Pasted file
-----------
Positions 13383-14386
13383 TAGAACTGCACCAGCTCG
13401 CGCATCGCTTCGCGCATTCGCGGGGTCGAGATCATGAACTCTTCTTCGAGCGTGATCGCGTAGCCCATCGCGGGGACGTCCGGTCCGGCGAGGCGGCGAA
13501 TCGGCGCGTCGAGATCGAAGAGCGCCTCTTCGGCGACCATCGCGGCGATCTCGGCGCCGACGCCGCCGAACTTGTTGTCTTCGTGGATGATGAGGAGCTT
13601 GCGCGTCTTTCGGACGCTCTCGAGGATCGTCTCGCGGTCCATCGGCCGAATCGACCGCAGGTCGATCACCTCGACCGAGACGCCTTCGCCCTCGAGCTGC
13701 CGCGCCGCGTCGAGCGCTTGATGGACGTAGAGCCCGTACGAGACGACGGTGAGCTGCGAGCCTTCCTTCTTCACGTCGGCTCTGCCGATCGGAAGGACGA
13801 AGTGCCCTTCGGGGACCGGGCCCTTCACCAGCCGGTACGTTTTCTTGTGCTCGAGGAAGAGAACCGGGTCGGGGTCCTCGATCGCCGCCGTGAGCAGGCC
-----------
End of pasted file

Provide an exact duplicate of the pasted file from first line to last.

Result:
Positions 13383-14386
13383 TAGAACTGCACCAGCTCG
13401 CGCATCGCTTCGCGCATTCGCGGGGTCGAGATCATGAACTCTTCTTCGAGCGTGATCGCGTAGCCCATCGCGGGGACGTCCGGTCCGGCGAGGCGGCGAA
13501 TCGGCGCGTCGAGATCGAAGAGCGCCTCTTCGGCGACCATCGCGGCGATCTCGGCGCCGACGCCGCCGAACTTGTTGTCTTCGTGGATGATGAGGAGCTT
13601 GCGCGTCTTTCGGACGCTCTCGAGGATCGTCTCGCGGTCCATCGGCCGAATCGACCGCAGGTCGATCACCTCGACCGAGACGCCTTCGCCCTCGAGCTGC
13701 CGCGCCGCGTCGAGCGCTTGATGGACGTAGAGCCCGTACGAGACGACGGTGAGCTGCGAGCCTTCCTTCTTCACGTCGGCTCTGCCGATCGGAAGGACGA
13801 AGTGCCCTTCGGGGACCGGGCCCTTCACCAGCCGGTACGTTTTCTTGTGCTCGAGGAAGAGAACCGGGTCGGGGTCCTCGATCGCCGCCGTGAGCAGGCC